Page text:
So, while FTIR technology provides a novel approach with which to characterize tissue, it lacks the efficiency needed for it to be adopted in pathology labs, where tens to hundreds of samples may be imaged daily. This drove the development of a faster infrared microscope platform — the QCL-IR microscope.

QCL-IR microscopy addresses the demand for high-throughput, high- sensitivity microspectroscopy. The unique advantage of this approach is attributable to the specific characteristics of the quantum cascade laser source inside. QCLs emit high-spectral and high-spatial-brightness mid-infrared light that is orders of magnitude brighter than the Globar used in FTIR microscopes. This allows images to be captured more rapidly and with high SNR.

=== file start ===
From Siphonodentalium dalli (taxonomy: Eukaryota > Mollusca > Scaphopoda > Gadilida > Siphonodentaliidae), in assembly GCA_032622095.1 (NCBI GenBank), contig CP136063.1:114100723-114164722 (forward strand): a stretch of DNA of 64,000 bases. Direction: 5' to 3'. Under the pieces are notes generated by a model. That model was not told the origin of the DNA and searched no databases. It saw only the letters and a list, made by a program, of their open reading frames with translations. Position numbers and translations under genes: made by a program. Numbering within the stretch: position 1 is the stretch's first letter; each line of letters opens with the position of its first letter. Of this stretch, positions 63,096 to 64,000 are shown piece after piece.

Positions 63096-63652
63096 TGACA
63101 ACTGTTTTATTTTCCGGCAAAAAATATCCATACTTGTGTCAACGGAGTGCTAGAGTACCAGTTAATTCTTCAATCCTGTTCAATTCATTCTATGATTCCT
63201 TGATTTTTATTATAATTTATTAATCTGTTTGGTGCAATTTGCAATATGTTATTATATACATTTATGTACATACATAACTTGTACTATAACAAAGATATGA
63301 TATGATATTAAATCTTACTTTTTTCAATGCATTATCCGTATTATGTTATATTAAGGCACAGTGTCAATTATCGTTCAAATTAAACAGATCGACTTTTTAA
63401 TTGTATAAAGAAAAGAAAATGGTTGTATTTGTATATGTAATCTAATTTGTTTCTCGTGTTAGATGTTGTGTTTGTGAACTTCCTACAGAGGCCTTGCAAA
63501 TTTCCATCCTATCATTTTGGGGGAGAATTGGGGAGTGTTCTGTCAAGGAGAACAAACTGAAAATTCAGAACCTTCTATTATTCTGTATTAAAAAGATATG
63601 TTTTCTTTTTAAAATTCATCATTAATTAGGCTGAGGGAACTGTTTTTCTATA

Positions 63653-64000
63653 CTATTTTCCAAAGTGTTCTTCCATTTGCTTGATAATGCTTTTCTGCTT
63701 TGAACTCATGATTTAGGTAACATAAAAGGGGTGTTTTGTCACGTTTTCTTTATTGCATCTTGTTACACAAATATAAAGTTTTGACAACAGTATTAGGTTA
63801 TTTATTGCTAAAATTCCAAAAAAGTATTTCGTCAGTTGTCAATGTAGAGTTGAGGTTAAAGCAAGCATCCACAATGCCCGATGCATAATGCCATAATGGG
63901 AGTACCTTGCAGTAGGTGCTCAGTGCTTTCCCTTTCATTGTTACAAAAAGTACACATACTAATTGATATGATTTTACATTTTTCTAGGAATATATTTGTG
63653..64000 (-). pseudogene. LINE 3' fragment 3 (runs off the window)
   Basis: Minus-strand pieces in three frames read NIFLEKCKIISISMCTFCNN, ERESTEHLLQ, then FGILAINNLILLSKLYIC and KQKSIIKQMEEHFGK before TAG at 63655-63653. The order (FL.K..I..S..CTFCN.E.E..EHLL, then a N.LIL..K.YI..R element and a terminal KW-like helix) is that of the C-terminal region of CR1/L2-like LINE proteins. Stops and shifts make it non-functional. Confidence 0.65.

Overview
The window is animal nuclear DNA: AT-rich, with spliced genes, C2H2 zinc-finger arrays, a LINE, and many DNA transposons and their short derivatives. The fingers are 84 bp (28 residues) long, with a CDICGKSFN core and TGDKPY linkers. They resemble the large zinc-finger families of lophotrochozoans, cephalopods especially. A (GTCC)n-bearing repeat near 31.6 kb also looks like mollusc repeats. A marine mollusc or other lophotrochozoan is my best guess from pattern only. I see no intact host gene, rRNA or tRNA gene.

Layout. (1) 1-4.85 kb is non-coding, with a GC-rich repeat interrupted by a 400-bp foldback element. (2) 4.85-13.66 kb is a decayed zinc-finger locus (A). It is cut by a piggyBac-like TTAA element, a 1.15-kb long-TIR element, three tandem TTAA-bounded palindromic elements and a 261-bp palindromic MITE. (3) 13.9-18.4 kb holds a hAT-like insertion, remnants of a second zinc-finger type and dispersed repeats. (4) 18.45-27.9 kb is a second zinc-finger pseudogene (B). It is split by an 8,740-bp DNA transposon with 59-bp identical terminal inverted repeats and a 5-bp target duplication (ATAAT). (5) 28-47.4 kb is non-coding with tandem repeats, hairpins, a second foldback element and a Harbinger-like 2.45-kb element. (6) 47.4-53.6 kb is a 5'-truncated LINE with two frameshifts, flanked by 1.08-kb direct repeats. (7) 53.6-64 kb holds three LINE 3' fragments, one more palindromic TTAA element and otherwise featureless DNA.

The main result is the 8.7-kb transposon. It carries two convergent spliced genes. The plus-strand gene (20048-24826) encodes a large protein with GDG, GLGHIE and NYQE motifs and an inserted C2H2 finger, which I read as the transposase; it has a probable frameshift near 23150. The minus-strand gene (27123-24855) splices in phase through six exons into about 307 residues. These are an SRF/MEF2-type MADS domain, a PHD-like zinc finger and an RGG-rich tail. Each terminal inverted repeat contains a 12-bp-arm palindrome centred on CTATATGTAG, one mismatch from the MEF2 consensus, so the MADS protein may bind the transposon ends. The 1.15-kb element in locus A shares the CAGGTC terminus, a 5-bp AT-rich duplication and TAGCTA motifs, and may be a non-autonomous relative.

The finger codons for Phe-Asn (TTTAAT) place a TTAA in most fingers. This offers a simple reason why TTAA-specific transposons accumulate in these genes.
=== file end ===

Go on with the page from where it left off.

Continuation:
The subsystems in a QCL-IR microscope. At any given instant, only a narrow wavelength (wave number) band emits from the QCL source. The exact wavelength of this laser is precisely controlled by the actuation of an external cavity frequency-selective element (a diffraction grating) at a rapid tuning speed (microseconds). The laser light is then transmitted (in the case of transmission imaging) through the sample, and then it passes through a wide-field infrared objective before it is collected by the focal plane array imager. Courtesy of DRS Daylight Solutions.